For anyone vaguely familiar with congressional hearings, especially ones with charged subject matter that attracts TV cameras and news reporters, witnesses should expect gotcha questions that generate newsy sound bites and snappy social media posts. Magill unwittingly obliged and lost her job.
“One down. Two to go,” Stefanik gloated. “This is only the very beginning of addressing the pervasive rot of antisemitism that has destroyed the most ‘prestigious’ higher education institutions in America. This forced resignation of the president of UPenn is the bare minimum of what is required.”
A Top-Notch Lawyer
By all accounts, Magill is a respected attorney and a thoughtful school administrator. While praiseworthy, that’s like saying a skilled swimmer knows how to fend off an aggressive shark.
Fending off a shark usually means deflecting it before it gets too close. Endurance swimmer Diana Nyad swam from Havana to Key West with the aid of experienced divers using Shark Shields to repel sharks. Magill needed a Shark Shield in her testimony and answers to questions.
Crisis communication counselors, especially ones with personal experience in political settings, can offer Shark Field training. Good advice would have been to craft an upfront response like this: “Freedom of expression is an important tenet for college communities. Calling for genocide of any person, of any background, of any faith is wrong at any time, at any place and especially on a college campus.” That may not have pre-empted Stefanik’s baiting, but it may have redirected her questioning.
At issue is more than moral courage to say what needs to be said. It is the savvy to understand and respond to the circumstances, the kind of savvy advice that experienced crisis counselors provide.
The biggest obstacle to gaining this advice is an overly self-confident belief you don’t need it. The unwinding of Magill’s presidency and the dent to her reputation is evidence of hubris substituting for useful advice.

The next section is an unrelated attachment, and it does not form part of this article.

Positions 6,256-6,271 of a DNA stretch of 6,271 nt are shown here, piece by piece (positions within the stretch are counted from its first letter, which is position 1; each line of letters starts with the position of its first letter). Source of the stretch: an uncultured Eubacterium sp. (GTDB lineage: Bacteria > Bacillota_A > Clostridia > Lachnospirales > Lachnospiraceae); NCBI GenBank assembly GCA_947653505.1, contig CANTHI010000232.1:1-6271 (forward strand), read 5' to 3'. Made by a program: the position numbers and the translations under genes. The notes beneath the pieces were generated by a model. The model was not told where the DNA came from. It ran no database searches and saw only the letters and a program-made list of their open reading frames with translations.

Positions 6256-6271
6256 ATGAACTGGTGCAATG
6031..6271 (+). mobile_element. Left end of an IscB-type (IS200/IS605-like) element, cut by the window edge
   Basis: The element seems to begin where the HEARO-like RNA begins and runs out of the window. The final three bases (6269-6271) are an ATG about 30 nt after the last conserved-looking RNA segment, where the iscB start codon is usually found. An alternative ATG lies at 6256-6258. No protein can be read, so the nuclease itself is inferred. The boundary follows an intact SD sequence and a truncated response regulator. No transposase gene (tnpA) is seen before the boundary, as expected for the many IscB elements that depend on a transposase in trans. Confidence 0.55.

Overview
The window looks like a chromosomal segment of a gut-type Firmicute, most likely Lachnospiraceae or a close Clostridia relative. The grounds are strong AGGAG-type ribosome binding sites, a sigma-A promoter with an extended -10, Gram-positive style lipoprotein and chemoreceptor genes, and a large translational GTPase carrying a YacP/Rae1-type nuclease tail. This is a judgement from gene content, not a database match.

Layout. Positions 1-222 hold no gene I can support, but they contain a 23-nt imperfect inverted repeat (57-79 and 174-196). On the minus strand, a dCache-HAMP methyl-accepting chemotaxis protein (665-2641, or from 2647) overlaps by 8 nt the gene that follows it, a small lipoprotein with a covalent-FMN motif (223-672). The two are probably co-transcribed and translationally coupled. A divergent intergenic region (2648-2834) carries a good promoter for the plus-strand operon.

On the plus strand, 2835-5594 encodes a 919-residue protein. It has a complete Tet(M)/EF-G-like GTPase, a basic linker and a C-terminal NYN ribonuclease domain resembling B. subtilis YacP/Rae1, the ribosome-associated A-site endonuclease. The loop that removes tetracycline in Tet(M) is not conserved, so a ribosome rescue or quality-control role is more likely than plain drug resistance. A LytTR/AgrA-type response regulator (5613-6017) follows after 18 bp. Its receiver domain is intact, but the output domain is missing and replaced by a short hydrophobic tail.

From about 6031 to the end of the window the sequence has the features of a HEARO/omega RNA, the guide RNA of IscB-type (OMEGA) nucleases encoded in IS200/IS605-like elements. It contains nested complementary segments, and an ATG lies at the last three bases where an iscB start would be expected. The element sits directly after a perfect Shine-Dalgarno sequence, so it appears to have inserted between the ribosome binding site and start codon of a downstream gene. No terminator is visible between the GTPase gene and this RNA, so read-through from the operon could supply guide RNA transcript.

The biggest obstacle to gaining crisis communications advice
is an overly self-confident belief you don’t need it.
Crisis Communications Skills
A first-order communication skill is recognizing a looming crisis and preparing for it. The American Bar Association encourages lawyers to acquire crisis communications skills, but also to avail themselves of crisis communications counsel. Being a good lawyer doesn’t mean automatically being good at public relations or reputation management.
Ironically, crisis communications counselors typically partner with attorneys in developing public defenses of their mutual clients. Attorneys focus on the law and the logic. Crisis communicators deal with the context and the storytelling. It can be a powerful combination.
Magill and her fellow university presidents would have benefitted from the advice of crisis counselors familiar with congressional hearings and baited questions. A fair number of crisis counselors at some point in their careers have worked on Capitol Hill and drafted baited questions for their congressional bosses. Their professional careers now ride on their experience of preserving reputations at risk by knowing how to repel sharks.
In Magill’s situation, she knew what she would be asked. Her answer at the hearing wasn’t spontaneous. It was prepared like a lawyer’s response to a judge, not like a response to a public jury.
Reputations are too precious to risk. Being prepared means recognizing the nature of the risk and using the right kind of shark repellent.
(Pat McCormick contributed to this blog.)